What you need to know
- Sony and Honda have created an electric vehicle company called Mobility.
- The car on stage is called the Afeela and has some exciting future-facing features.
- Microsoft was announced as the partner for the Sony Honda Mobility company to power the AI assistant.
As console warriors continue to wage war over which video game platform holder is going to go third party first, Microsoft and Sony have secretly been continuing business as usual. In what looks like a ceremonial bending of the knee by Sony to Microsoft, the decision to partner with the rival company for AI shows that Microsoft is seen by its peers as the de facto AI option in 2024.
As we covered earlier this week, ChatGPT is helping Volkswagon with its upcoming AI integrations, but as we all know OpenAI's ChatGPT and Microsoft's Copilot are two sides of the same coin. But time for the big questions, what is Sony Honda Mobility and why is Microsoft partnering on the project such a big deal?
What is Sony Honda Mobility?
If you don't know what Sony Honda Mobility is, don't worry — I didn't either. You can check out more information on it at the Sony Honda Mobility's site or check out the YouTube video below. Basically, Sony and Honda have partnered to make an electric vehicle company that they hope will change the way we think about mobility and allow your vehicle to not only transport you from location to location but also to other worlds through entertainment and gaming.
Why is Microsoft partnering with Sony and Honda on AI in cars a big deal?
If there has been one common thread through CES 2024 it has been the advent of AI; Microsoft is not only at the center of AI but the driving force and leader of the advancing technology. From Microsoft announcing the new Copilot button on Windows 11 keyboards to new APUs and chips coming with NPUs to assist with on-hardware AI computing, Microsoft seems to be driving innovation and change from hardware manufacturers the globe over.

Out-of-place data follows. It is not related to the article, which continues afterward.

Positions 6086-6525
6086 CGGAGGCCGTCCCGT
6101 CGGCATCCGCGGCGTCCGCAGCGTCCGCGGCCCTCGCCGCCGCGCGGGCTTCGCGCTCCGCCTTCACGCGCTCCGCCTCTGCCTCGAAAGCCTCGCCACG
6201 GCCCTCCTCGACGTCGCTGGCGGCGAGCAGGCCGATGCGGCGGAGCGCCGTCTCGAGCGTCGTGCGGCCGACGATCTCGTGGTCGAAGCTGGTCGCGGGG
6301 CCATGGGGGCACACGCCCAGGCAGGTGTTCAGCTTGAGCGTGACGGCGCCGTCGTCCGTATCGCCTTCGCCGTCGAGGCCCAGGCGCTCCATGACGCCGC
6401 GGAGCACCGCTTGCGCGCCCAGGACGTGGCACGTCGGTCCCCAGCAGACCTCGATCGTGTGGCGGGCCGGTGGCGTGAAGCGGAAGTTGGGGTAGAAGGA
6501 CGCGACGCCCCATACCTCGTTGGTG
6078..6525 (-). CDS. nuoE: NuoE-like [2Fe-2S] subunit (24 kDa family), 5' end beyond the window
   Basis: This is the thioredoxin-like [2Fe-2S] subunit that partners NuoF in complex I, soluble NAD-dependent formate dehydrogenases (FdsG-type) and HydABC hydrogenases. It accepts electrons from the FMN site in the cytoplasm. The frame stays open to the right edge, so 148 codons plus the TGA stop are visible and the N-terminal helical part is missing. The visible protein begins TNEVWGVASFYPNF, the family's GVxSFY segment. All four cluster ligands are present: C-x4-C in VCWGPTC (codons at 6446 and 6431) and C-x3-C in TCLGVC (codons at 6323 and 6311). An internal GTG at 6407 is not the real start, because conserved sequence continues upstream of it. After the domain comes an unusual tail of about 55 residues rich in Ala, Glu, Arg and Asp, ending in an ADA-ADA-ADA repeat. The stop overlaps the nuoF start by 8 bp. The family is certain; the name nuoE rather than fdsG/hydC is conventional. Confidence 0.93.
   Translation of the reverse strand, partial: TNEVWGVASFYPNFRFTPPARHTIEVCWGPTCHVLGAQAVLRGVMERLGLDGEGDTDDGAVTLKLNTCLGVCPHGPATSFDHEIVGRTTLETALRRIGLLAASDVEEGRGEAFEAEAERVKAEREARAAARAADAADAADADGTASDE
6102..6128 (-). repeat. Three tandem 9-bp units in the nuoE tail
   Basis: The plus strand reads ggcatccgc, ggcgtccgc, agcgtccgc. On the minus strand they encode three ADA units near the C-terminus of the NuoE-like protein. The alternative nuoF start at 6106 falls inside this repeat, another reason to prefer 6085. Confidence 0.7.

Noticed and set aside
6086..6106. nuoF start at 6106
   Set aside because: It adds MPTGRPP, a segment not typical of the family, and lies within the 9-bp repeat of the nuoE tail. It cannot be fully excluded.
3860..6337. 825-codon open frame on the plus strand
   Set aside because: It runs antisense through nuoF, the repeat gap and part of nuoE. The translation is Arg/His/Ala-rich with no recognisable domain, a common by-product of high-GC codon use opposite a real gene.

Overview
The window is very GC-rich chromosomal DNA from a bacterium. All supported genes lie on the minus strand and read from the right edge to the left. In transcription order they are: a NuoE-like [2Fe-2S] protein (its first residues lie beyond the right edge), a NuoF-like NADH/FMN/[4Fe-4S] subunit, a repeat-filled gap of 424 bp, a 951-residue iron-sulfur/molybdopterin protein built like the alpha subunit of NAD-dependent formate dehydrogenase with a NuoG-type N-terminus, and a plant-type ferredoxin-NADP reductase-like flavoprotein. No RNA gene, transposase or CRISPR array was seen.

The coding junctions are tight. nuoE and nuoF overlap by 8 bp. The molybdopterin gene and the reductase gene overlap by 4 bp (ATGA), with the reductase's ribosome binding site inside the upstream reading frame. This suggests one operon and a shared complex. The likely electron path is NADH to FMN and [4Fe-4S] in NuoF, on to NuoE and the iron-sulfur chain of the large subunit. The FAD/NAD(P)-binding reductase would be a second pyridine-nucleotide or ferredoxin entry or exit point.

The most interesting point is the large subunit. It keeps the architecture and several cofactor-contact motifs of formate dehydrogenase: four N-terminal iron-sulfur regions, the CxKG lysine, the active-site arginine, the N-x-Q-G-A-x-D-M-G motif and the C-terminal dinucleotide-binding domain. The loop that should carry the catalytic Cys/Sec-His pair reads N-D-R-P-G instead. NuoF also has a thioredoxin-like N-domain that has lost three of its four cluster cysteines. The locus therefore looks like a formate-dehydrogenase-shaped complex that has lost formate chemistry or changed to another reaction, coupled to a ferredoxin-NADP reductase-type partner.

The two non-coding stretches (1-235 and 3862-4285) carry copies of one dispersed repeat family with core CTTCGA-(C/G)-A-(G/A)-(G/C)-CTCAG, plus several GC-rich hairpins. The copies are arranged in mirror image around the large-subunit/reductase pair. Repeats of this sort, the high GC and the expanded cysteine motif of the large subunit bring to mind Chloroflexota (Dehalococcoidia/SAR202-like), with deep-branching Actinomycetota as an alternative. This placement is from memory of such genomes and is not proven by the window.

Anybody who has been following along with the Microsoft acquisition of Activision Blizzard and King over the last 2 years would know that Sony and Microsoft likely have a rocky relationship, so the fact that Sony still went to Microsoft to power AI for the Sony Honda Mobility company shows that Microsoft has an immense lead over its competitors in the AI space — even fierce rivals have to bend the knee to Microsoft. This is reminiscent of the Sony deal with Microsoft a few years ago for Azure resources, and highlights that sometimes business is just business.
Microsoft's Jessica Hawk joined Sony on the stage for the Sony CES briefing and while there were a lot of promises of what Microsoft AI can do, the main focus was on AI safety and Azure resources to scale for the Sony Honda Mobility vehicles going forward.
We aren't sure what the Microsoft-powered AI assistant will be like once the Sony Honda Mobility Afeela hits the market, so for now we will have to keep waiting for more updates.
What do you think about Microsoft partnering with Sony and Honda for their electric vehicle company? Do you think this shows that Microsoft is the indisputable frontrunner in AI? Let us know in the comments.
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Colton is a seasoned cybersecurity professional that wants to share his love of technology with the Windows Central audience. When he isn’t assisting in defending companies from the newest zero-days or sharing his thoughts through his articles, he loves to spend time with his family and play video games on PC and Xbox. Colton focuses on buying guides, PCs, and devices and is always happy to have a conversation about emerging tech and gaming news.